House lawmakers voted along party lines Wednesday to override a veto of a partial judicial redistricting bill, effectively purging those candidates who filed early on in the process.
Shortly after Senate Bill 757 was enacted, the State Board of Elections and Ethics Enforcement sent a letter to 10 judges notifying them of the change in law and what steps they needed to take next.
“To effectuate the provisions of Senate Bill 757, the State Board of Elections and Ethics Enforcement Office has cancelled your Notice of Candidacy and will begin the process of reimbursing the applicable filing fee,” the letter states. “If you wish to participate in the 2018 General Election under judicial districts established by current law, you must submit a new Notice of Candidacy within the filing period … which ends at noon June 29.”
There were 14 judges who registered before the change in law who were affected by SB757. Some of them were not addressed in the letter because they were allowed to file their “intent to file” for the office “which they believed would be on the ballot and for which they would be qualified at the time of the election,” according to Board spokesman Pat Gannon.
That was in addition to filing under the current law at the time. But several of those 10 judges who didn’t file an “intent to file” in a non-existent district had asked if they could at the time and were told by Board staff they could not.
“Officials at the State Board are not aware that differing advice was given, and we regret any inconvenience to candidates,” Gannon said. “We are working very hard to ensure that everyone who wishes to run in a judicial contest gets filed appropriately before the end of the filing period.”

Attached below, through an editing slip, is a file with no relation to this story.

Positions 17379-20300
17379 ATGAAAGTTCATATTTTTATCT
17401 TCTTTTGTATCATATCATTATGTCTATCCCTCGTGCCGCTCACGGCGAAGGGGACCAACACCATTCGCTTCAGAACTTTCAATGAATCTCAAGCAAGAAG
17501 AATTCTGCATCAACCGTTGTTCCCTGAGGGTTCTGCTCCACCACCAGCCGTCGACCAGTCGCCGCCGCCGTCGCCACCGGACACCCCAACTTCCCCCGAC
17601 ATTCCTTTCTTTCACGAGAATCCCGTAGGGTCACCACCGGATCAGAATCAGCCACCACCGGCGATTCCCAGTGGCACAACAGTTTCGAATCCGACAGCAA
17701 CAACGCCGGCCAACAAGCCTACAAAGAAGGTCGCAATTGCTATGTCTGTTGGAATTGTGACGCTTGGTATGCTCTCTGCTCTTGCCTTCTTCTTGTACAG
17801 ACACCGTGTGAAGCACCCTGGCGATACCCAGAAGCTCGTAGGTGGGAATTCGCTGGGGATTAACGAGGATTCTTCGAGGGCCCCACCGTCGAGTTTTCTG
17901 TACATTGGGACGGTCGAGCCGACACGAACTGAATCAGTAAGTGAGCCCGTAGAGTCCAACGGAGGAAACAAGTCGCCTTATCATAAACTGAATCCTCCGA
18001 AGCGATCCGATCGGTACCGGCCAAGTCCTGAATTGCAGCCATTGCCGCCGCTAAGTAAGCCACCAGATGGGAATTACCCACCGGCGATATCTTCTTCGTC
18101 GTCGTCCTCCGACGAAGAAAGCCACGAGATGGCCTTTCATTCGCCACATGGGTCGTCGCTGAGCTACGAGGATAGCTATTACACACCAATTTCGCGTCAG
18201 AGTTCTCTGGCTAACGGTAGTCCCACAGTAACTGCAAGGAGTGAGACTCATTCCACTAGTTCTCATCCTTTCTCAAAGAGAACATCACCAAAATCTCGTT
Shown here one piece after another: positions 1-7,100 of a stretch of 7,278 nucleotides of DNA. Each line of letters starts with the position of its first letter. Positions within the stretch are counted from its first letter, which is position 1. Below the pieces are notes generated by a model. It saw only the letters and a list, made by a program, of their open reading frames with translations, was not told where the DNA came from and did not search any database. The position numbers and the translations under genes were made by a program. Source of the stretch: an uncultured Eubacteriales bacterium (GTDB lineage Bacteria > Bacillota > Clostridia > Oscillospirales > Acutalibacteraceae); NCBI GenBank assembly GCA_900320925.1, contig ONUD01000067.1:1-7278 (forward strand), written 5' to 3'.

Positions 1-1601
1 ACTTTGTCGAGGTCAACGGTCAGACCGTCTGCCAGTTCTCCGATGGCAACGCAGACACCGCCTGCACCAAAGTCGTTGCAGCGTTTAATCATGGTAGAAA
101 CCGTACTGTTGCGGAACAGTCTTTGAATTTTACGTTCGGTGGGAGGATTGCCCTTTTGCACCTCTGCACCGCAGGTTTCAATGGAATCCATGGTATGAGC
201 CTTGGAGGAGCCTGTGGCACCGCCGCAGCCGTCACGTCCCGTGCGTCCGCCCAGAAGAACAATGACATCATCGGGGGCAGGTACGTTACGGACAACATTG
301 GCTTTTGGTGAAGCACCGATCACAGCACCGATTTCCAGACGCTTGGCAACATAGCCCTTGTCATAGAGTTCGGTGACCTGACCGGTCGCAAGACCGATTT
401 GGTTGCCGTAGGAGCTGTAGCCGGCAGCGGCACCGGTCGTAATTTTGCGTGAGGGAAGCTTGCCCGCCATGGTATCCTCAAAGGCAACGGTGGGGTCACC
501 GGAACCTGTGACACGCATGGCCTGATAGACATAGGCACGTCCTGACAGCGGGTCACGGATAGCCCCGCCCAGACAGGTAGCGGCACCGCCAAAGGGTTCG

Sb757 redistricts Superior Courts in Mecklenburg, Pender and New Hanover counties and District Courts in Wake and Mecklenburg counties. It was rolled out after GOP lawmakers couldn’t reach a consensus on a statewide judicial redistricting bill.
House lawmakers had a short debate Wednesday before overriding the veto.
Democratic lawmakers pointed out that the candidate filing process had already started and that there was no need to change District Court districts. Republican lawmakers kept pointing to the same population disparities in Mecklenburg Superior Court districts that they’ve been using as an iron curtain all along to get the bill passed.
There was also a familiar pattern to the debate — the Democrats blamed the Republicans for bad timing, and the Republicans blamed Gov. Roy Cooper for everything, but particularly for vetoing the bill “in the dark of night.”
But in the end, it’s not the lawmakers or Cooper who suffer the consequences — intended and unintended — of SB757, it’s the judicial candidates and the public. Below is a list of the judicial candidates who have to refile their Notice of Candidacy.
Below is a list of the 11 judicial candidates who have to refile to participate in the election.
|Judicial candidate||District before SB757||District after SB757||Party identification|
|Alicia D. Brooks||26 District Court||26A District Court||Democrat|
|Donald Cureton Jr.||26 District Court||26A District Court||Democrat|
|Rex Marvel||26 District Court||26E District Court||Democrat|
|Rickye McKoy-Mitchell||26 District Court||26G District Court||Democrat|
|Regan A. Miller||26 District Court||26E District Court||Democrat|
|Craig Croom||10 District Court||10B District Court||Democrat|
|Sam Hamadani||10 District Court||10E District Court||Democrat|
|Paige McThenia||26 District Court||26E District Court||Democrat|
|Louis Meyer||10 District Court||10E District Court||Democrat|
|Lou Trosch||26B Superior Court||26H Superior Court||Democrat|
|Donnie Hoover||26A Superior Court||26E Superior Court||Democrat|